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The aim of this Special Issue is to bring together grammatical theorists and language acquisitionists on the topic of acceleration effects in multilingual children. We intend to include various languages and a wide range of grammatical phenomena studied in bi-, tri- or multilingual children showing positive effects in comparison to monolingual children. Both production as well as comprehension perspectives are welcome. Contributors are asked to describe the grammatical domain within the framework of generative theory and its impact in multilingual language acquisition.
In grammatical theory of the generative and minimalist tradition, the investigation of linguistic phenomena has advanced promising and inspiring results but recently abstracted away from empirical confirmation in language acquisition. The purpose of the volume is therefore to relate theoretical findings to language acquisition data. Parameter theory, for example, has offered interesting insights regarding macro- and micro-variation in language comparison and language acquisition (Kayne 2005, Biberauer et al. 2014, Tsimpli 2014). Rizzi (2014) proposes three types of parameters in order to reduce the numerosity and arbitrariness of the original parameters of Merge, Move, and Spell-Out. Cardinaletti’s (2014) work offers a convincing account of parameter theory in the cross-linguistic comparison of the syntax of subjects. These theoretical approaches need to be verified empirically against language acquisition contexts.
On the other hand, we wish to supplement empirical studies on multilingual language acquisition through substantial formal description, e.g., through an integration of acquisitional data into parameter theory. In the existing literature of language acquisition, different types of influence have been described in multilingual language acquisition, especially in bilingualism. Fernández Fuertes and Liceras (2010), Liceras et al. (2011) and Liceras and Fernández Fuertes (2019), for example, investigate facilitating cross-linguistic influence in the domains of copula omission and subject omission in English/Spanish bilingualism and discuss these effects in the light of grammar theory. Systematic research on tri- and multilingualism is still rare (e.g., Chevalier 2015, Arnaus Gil and Müller 2019) but further indicates positive effects of multilingualism (e.g., Arnaus Gil and Müller 2018), even though input quantity is notoriously reduced in multilinguals. One interesting question is therefore to ask for the minimally required input in multilingual children. With respect to production and comprehension, can unbalanced children be accelerated when they hardly produce (but understand) one of their languages (Bonnesen 2009)?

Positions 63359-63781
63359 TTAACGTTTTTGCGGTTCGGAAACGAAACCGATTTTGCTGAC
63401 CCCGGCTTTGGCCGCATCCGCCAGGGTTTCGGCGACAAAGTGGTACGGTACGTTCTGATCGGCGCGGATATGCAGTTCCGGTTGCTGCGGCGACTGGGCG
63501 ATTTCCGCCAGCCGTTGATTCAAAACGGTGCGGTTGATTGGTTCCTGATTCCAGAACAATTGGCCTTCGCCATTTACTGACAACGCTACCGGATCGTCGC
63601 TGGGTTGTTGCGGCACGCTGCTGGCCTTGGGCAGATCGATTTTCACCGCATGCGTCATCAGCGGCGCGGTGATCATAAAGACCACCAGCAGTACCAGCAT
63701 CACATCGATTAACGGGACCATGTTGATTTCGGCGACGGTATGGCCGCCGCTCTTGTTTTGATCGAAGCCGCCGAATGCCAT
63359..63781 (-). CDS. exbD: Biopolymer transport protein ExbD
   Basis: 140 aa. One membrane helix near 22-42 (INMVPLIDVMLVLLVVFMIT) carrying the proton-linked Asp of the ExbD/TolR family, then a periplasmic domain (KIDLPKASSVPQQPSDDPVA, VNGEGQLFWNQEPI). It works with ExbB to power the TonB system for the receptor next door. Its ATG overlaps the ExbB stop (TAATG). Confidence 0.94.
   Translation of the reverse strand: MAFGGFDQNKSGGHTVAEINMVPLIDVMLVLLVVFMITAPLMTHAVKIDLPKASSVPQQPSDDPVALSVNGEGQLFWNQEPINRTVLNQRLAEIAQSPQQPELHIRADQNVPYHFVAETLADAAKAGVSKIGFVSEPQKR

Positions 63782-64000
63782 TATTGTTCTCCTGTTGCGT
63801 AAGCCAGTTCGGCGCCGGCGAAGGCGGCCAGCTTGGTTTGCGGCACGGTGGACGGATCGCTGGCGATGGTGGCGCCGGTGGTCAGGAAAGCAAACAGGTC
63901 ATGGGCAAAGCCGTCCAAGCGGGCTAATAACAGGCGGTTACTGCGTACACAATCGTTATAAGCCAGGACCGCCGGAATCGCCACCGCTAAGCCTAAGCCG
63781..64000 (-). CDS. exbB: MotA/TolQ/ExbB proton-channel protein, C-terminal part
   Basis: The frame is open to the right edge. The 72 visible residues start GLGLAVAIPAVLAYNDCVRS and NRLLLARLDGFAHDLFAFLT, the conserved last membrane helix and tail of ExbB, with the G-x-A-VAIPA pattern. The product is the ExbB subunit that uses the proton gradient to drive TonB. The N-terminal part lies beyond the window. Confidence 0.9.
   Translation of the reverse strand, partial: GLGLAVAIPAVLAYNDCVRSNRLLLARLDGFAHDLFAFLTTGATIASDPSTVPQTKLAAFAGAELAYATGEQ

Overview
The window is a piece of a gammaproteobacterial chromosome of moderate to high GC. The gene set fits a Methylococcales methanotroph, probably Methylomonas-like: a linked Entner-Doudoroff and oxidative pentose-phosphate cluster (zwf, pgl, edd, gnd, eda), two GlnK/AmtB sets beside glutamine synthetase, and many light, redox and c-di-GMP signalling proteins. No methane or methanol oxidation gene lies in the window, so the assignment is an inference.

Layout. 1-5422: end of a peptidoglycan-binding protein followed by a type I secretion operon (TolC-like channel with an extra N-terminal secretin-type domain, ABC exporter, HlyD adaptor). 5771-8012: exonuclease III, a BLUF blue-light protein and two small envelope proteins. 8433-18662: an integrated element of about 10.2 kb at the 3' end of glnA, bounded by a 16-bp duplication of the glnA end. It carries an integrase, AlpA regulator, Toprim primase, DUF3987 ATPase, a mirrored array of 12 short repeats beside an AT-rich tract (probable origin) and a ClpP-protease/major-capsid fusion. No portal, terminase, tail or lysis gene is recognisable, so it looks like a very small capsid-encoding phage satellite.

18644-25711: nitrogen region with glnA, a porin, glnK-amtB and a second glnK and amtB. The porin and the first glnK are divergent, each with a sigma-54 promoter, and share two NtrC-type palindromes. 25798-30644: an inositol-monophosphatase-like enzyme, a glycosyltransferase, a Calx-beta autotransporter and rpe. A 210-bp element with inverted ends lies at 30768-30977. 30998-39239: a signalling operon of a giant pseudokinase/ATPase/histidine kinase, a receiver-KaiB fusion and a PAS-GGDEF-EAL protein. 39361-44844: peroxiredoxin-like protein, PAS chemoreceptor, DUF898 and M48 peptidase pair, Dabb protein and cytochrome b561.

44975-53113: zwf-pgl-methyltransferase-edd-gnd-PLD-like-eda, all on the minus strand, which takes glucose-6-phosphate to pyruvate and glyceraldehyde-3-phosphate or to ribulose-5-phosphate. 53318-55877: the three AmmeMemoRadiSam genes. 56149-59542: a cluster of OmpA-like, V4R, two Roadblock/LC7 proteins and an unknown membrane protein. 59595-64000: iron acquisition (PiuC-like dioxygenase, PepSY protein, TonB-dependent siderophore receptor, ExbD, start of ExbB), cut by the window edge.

When it comes to the effects of acceleration and delay, research indicates that these two concepts are probably not diametrical opposites of each other: Is delay due to cross-linguistic influence and language combination whereas acceleration, less well studied than delay, figures as a general characteristic of multilinguals processing several languages irrespective of the languages involved and thus the particular grammatical systems (Patuto et al. 2011, Müller 2017, Arnaus Gil et al. 2018)? In this sense, acceleration effects may be independent of a specific language and of the language faculty as such (cf. Chomsky’s 2005 third factor along with UG and linguistic experience). Hulk and Müller (2000) show that delay occurs principally at the interfaces of, e.g., syntax and pragmatics. Does this entail that the domains of core grammar are generally prone to acceleration effects? Acceleration has been described for various language combinations and grammatical phenomena, such as determiner omission (Kupisch 2006), copula selection (Arnaus Gil 2013), gender marking (Hager 2014), null subjects, and post-verbal subjects (Patuto 2012, Jansen 2015) or verb placement (Repetto and Müller 2010, Schmeißer and Jansen 2016). These results need to be further explored and discussed with respect to grammar theory.
Tying together grammar theory and acquisition research, possible questions to be addressed include: How can we best capture the notion of acceleration? What are the grammatical domains of acceleration effects? Are grammatical domains which are typically accelerated part of narrow syntax? What are the corresponding parameters? More precisely, are acceleration effects linked to a specific grammatical phenomenon or to something else, for example, to parameter (hierarchy), to specific parameter values or to the duration of the acquisition stage? We invite contributions that address the topic of acceleration both from the perspective of the grammatical phenomenon itself as well as from grammar (parameter) theory.
Our tentative completion schedule is as follows:
Abstract submission deadline:15 June 2020 (400–450 words including bibliography)
Full manuscript deadline: 5 October 2020
Prof. Dr. Natascha Müller
Dr. Johanna Stahnke
- multilingual language acquisition
- grammar (parameter) theory